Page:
From landscapes to flowers: Understanding bee forage in America’s last beekeeping refuge.

Monday, March 4, 2019 - 4:10pm
Event Type: 

Dr. Clint Otto, USGS, Northern Prairie Research Center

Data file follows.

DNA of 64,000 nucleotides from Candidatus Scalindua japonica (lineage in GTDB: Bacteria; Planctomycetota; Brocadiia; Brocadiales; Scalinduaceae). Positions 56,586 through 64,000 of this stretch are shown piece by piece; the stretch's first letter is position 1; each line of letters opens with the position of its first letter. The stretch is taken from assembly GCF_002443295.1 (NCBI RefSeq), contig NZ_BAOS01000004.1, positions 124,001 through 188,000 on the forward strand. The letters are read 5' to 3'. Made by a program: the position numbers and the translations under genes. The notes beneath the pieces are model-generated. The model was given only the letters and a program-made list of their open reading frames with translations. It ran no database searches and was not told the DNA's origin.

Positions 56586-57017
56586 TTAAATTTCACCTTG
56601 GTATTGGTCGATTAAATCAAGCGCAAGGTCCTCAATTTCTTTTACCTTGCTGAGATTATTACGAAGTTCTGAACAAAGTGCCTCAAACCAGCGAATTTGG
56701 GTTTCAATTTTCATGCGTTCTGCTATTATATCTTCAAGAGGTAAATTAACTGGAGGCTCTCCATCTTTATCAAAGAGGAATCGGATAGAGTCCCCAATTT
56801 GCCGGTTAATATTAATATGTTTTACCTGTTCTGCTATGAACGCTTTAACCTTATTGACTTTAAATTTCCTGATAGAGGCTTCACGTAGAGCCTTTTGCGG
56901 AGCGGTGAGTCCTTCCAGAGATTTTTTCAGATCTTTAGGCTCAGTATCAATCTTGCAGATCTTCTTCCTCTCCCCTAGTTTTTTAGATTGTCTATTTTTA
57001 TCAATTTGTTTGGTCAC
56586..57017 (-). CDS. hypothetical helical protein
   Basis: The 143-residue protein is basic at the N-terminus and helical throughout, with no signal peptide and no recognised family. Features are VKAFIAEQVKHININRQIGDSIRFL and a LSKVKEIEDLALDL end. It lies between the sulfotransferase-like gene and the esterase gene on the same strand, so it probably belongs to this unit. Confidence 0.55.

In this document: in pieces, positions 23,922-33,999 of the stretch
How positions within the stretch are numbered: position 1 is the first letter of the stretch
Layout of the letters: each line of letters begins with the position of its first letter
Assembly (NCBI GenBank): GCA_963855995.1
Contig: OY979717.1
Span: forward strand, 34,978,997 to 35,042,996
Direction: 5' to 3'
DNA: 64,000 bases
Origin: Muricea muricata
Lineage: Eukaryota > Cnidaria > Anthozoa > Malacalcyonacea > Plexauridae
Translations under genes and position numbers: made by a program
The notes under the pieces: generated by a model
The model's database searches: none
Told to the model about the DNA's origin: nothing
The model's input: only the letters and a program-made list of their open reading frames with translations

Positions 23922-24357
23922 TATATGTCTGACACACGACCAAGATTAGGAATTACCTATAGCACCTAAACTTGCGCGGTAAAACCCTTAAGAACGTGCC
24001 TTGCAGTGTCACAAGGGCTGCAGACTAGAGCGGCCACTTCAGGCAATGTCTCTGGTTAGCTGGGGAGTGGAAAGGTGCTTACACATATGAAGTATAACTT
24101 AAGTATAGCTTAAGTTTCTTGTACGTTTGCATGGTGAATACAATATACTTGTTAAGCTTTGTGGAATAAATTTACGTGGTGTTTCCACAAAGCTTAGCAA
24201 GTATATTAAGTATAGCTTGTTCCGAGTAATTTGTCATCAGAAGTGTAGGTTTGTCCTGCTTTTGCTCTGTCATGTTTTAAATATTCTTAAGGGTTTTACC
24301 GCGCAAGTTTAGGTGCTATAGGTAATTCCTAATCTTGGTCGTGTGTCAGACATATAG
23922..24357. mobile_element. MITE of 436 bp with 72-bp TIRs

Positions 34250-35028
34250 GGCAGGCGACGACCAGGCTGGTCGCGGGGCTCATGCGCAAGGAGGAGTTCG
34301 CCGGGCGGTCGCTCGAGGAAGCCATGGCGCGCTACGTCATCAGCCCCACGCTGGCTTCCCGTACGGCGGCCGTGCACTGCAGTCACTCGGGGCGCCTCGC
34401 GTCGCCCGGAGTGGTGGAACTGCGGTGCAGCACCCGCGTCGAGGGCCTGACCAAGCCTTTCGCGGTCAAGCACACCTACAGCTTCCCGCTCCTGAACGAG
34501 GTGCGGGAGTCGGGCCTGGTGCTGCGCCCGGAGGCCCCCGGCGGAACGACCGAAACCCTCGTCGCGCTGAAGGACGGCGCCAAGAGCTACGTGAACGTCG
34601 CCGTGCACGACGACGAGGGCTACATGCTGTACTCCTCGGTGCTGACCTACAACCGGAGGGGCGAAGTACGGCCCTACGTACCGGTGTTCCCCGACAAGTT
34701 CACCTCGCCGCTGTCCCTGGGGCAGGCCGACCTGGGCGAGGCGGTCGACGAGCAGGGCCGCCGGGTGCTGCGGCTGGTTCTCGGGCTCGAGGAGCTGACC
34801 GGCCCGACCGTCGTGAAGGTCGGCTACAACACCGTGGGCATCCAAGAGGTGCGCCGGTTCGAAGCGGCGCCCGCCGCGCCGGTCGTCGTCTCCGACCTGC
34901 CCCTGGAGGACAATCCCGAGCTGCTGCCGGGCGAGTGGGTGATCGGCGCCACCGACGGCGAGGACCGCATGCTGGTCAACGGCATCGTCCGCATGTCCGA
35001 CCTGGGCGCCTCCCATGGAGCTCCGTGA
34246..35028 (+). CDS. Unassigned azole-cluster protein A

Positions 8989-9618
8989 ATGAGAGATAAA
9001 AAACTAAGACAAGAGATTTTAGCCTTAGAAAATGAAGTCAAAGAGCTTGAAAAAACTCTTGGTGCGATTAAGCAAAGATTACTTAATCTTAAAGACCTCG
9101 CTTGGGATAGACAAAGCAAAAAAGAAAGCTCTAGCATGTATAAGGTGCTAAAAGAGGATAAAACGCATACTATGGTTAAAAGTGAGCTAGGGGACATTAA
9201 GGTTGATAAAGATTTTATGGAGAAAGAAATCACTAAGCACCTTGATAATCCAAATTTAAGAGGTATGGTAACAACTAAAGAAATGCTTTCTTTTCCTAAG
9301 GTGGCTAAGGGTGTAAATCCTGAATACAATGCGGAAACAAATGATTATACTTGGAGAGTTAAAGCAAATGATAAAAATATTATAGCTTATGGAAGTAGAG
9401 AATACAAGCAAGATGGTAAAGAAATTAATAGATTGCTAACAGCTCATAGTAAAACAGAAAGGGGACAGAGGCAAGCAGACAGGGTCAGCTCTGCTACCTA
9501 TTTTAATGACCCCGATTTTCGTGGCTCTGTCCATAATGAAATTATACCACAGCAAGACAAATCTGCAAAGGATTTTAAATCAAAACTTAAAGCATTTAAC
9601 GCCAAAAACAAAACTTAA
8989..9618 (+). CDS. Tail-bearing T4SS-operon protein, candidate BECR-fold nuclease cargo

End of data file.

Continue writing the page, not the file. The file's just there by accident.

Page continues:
Abstract. Human dependence on insect pollination services continues to grow even as pollinators face global population declines.  The Upper Midwest, a region often referred to as America’s last honey bee (Apis mellifera) refuge, has undergone rapid land-use change due to bioenergy crop production and loss of conservation grasslands enrolled in the Conservation Reserve Program (CRP), thereby threatening habitat for pollinators.  My team is conducting a landscape-scale analysis of how land-use change affects forage availability and honey bee colony health throughout the Upper Midwest. We are also performing simulation models to forecast how future land-use changes will alter landscape suitability for supporting honey bee colonies.  Our simulation models provide policy makers with direct information of how future land-use changes will affect the environmental carrying capacity for supporting honey bees and the US beekeeping industry. Concurrent with our landscape studies, my team is also conducting field research to determine dietary preference of native bees and honey bees.  The results of our research are being used by natural resource managers to valuate seeding mixes for land conservation programs such as CRP to improve forage for honey bees and native pollinators in agroecosystems.  Collectively, results from my team’s our research will be useful for informing national policy and land management actions that benefit pollinators.